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Frankenstein's Cubicle

Cubicle_dwellersDo you know who Bob Probst was?

Any guesses?

You may not like the answer.  Bob Probst is a "reluctant serial killer" of sorts.  Everyday, his creation sucks the souls and life out of countless professionals.  He was the Director of Research for Herman Miller, and (according to a research paper from my students) the man credited with creating the cubicle.  One of the ironies was that he originally called the prototype of the cubicle the "action office."  (OK, you in the 15th cubicle from the window, quit laughing so loudly.  You're disturbing the other 3,957 cubicle-dwellers on your floor.)  The other irony is that Bob spent the rest of his life regretting his creation, stating that he had never wanted the work environment to become hostile because of his creation.

As somebody who strives to seize the accomplishment, I just found this story interesting and had to share it.  For those of you sitting in cubicles right now, please try to find it in your hearts to forgive Bob.  He didn't mean it.  Really.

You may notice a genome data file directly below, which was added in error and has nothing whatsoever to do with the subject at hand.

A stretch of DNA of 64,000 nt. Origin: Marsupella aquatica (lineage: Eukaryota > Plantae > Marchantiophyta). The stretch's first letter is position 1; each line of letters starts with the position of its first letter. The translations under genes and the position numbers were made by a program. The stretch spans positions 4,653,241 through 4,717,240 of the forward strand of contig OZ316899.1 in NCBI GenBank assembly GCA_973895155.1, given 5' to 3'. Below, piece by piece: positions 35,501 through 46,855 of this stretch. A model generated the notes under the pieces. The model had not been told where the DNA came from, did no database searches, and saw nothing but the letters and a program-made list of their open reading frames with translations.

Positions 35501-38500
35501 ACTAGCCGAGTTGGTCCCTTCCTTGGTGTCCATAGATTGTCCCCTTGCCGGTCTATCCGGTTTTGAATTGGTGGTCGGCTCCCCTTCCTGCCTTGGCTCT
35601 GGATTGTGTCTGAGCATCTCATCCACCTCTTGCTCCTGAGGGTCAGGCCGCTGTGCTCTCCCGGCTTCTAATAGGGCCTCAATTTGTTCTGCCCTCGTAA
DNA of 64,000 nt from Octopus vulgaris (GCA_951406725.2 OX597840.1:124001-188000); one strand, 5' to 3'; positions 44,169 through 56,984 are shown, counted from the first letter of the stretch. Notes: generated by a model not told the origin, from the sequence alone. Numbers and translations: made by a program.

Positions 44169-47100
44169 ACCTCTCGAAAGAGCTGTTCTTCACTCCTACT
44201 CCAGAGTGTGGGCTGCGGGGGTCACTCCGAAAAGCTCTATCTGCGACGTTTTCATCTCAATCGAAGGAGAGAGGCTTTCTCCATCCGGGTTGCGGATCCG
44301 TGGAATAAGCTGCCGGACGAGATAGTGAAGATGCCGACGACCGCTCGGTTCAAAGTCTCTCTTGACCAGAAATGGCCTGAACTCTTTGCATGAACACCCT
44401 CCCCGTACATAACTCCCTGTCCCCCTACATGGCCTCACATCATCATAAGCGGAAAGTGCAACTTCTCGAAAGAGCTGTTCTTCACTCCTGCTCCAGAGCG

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So, wait, are you saying Bob regretted building the "prairie environment"? Did he intend it to be a temporary type office for work on the move (ergo "action office")? Man, that was a concept that took a left and kept going. Honestly, so have some of the project decisions that have taken on life. My most memorable was: color choice for a locator site--puce. We actually had customers report that they puked from the color.

Timothy Johnson

Yup, ol' Bob regretted creating "Corporate Whack-A-Mole"

Puce? Ick.

Scot Herrick

He is actually the hero for my "about" page on Cube Rules.

The Fortune article describes his original invention as the "Action Office" where there are three sides to the office to hang stuff associated with collaborative information.

But, tax laws -- that taxed walled offices and not cubes -- allowed corporations to make four sided cubes and pretend they were offices and save money.

From my site:

the inventor of the office cube - the “Action Office” - came to quickly view his invention as one with dramatic, and unfortunate, unintended consequences. He called it “monolithic insanity.” You can read his story, and the story of the cube, in Fortune’s “The Great Escape.”


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